The Society of Genealogists Business Index Collection is also available to SoG members via MySoG on the Society’s website www.sog.org.uk

 

The record collection is made up of a selection of 17 books and trade dictionaries produced in different areas of the UK from 1893 – 1927, with 9,757 records showcasing businesses and prominent people of the late Victorian era and early twentieth century. You can find out more detailed information about the Business Index Collection.

The records are a superb family history resources. They can provide a lot of detail about your ancestors’ lives, often including a photograph and a short biography which will detail their education and experience, memberships of corporations and clubs, their hobbies or leisure activities as well as any charities they may have been involved with.

Else Churchill, Genealogical Officer at the Society of Genealogists, explains:

“The Business Index directories complement other family history sources such as censuses or birth, marriage and death records. While these records may merely state trade or occupation, the Business Index can include exactly what your ancestor did and often include potted histories of the family business, showing when it was founded and the generations of the family members who worked together. These stories put flesh on the bones of our ancestors. Society of Genealogists volunteers have been working hard to make these rare directories from its extensive library collections more readily available for the genealogists and we are delighted to be able to publish this first set of data.” 

Women in Business

We’ve had a hunt through the Business Index Collection and have found a number of successful women included, particularly around the early 1900s. This is fairly surprising considering the historical context of the records. It was not until 1928 that women were granted the right to vote on the same terms as men and the universities of Oxford and Cambridge had only opened their degrees to women some eight years earlier.

The successful businesswomen featured in the records include:

 

Helena Normanton – The first woman to practise as a barrister in the UK when she was called to the Bar of England and Wales in 1922.BusinessIndex NotablePersonalities1927 305Normanton HELENAalone thumb New Society of Genealogists Family History Collection   Business Index published on line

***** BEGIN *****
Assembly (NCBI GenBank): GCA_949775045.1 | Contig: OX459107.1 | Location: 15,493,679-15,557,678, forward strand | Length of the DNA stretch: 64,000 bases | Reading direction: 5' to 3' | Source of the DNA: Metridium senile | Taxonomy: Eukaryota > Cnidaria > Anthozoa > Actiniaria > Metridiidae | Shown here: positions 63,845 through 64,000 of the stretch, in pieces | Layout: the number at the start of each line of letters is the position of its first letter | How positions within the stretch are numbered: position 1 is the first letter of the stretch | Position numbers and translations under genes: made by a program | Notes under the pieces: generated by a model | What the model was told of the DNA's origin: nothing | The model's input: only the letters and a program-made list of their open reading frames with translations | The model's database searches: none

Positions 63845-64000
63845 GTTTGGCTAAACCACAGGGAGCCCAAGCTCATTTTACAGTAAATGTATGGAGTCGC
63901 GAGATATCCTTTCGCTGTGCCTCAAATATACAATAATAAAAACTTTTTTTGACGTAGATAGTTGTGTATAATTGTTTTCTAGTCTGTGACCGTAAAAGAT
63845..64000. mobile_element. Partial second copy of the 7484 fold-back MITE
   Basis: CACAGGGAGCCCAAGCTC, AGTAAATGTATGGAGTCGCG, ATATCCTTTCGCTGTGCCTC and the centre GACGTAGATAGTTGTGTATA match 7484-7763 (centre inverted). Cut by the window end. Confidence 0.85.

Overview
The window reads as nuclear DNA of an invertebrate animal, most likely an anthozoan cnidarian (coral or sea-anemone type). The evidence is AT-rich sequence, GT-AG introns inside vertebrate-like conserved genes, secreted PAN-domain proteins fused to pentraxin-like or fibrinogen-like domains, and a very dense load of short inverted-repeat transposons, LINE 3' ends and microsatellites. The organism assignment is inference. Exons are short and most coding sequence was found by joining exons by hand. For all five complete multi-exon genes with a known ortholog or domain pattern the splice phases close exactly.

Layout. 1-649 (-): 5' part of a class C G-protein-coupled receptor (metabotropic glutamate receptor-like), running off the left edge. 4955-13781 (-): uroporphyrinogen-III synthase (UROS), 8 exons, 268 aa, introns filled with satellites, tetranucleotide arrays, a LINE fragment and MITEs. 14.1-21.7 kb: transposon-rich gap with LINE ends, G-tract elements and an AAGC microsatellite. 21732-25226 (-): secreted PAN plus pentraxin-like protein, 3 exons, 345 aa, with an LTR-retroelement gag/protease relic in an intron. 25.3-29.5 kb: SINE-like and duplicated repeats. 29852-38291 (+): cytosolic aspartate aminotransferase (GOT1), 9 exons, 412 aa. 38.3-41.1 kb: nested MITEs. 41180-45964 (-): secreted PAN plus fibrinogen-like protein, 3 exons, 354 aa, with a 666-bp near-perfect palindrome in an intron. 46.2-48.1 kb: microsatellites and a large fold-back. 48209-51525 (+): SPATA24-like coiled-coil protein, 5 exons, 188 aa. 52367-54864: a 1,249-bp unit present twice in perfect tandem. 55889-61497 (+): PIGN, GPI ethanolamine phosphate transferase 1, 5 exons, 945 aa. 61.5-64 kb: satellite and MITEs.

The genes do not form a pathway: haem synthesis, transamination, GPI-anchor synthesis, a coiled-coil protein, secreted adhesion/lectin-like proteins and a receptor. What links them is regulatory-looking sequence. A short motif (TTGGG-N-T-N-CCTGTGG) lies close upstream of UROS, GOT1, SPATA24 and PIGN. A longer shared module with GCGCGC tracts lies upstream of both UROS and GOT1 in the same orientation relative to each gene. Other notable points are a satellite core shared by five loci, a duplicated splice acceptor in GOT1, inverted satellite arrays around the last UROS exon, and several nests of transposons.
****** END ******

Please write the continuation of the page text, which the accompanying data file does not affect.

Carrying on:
Irene Barclay – The first woman in Britain to qualify as a chartered surveyor. Barclay helped to set up a number of housing associations around the country, improving living conditions for many people. 

Dame Lilian Braithwaite – Celebrated actress who appeared in Alfred Hitchcock’s film Downhill and Noel Coward’s play The Vortex.

Marion Lyon – The Advertisement Manager of Punch magazine and the only woman to hold a position of this nature in the early twentieth century.

Radclyffe Hall – Author of The Well of Loneliness, a novel about a lesbian relationship published in 1928. The book was declared obscene and was withdrawn from sale.

BusinessIndex NotablePersonalities1927 195Hall RADCLYFFE thumb1 New Society of Genealogists Family History Collection   Business Index published on line

 

 

Lilian Baylis – Manager of the Old Vic and Sadler’s Wells theatres. Baylis also ran an opera company that later became the English National Opera, a theatre company that became the Royal National Theatre and a ballet company that became the Royal Ballet.

Debra Chatfield, findmypast.co.uk’s Marketing Manager, comments:

“The Business Index Collection shows us that while our female ancestors were fighting for the right to vote and to go to university, countless women were already business leaders. This is all the more amazing when you consider that today, fewer than 14% of FTSE 100 board positions are held by women.”

Search the Business Index Collection now to see if any of your ancestors are included!

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London Canal Museum visit and Regent’s Canal walk 27th July 2011

Many a time I have walked along the Regent’s Canal towpath with my young grandson
and had to restrain him from that inviting narrow slope down into the water!  No,
it is not a way into the water but a way out for horses that had inadvertently fallen
off the tow path.  That was just one of the snippets of history that our Guide, Roger
Squires, imparted during our two hour walk. Roger is a volunteer with the Canal Museum and
obviously has canals in his blood: there wasn’t a single question he could not answer.

 A Report on our  Historic Camden Towpath Walk & Visit to the London Canal Museum 27 July

Islington canal tunnel and tranquility just behind King's Cross station


There are about 12 locks between the start of the canal in Limehouse, on the Thames, and Camden,
rising 96 feet.  Then the canal continues on the level for over 20 miles to where it joins the
Grand Union canal in Middlesex.  Construction started in 1815 and the intervening years have seen
many changes of use and fortune.  The early railways deprived it of much income but at the same
time brought in other freight such as coal.  Just behind St Pancras station lie the remains of the
steel structures that supported the railway lines bringing coal from the Midland coalfields, below
which lay the canal barges waiting to receive their load from the bottom discharge hoppers of the coal trucks.  The noise must have been horrendous.  Then the barges distributed  the coal right across London, east to west.  Adjacent is the St Pancras gas works site and if you fancy an apartment with a difference, the plan is to build them within the frame of the giant gas holders!   But there in the middle of this industrial dereliction was a Heron, happily perched on a canal barge.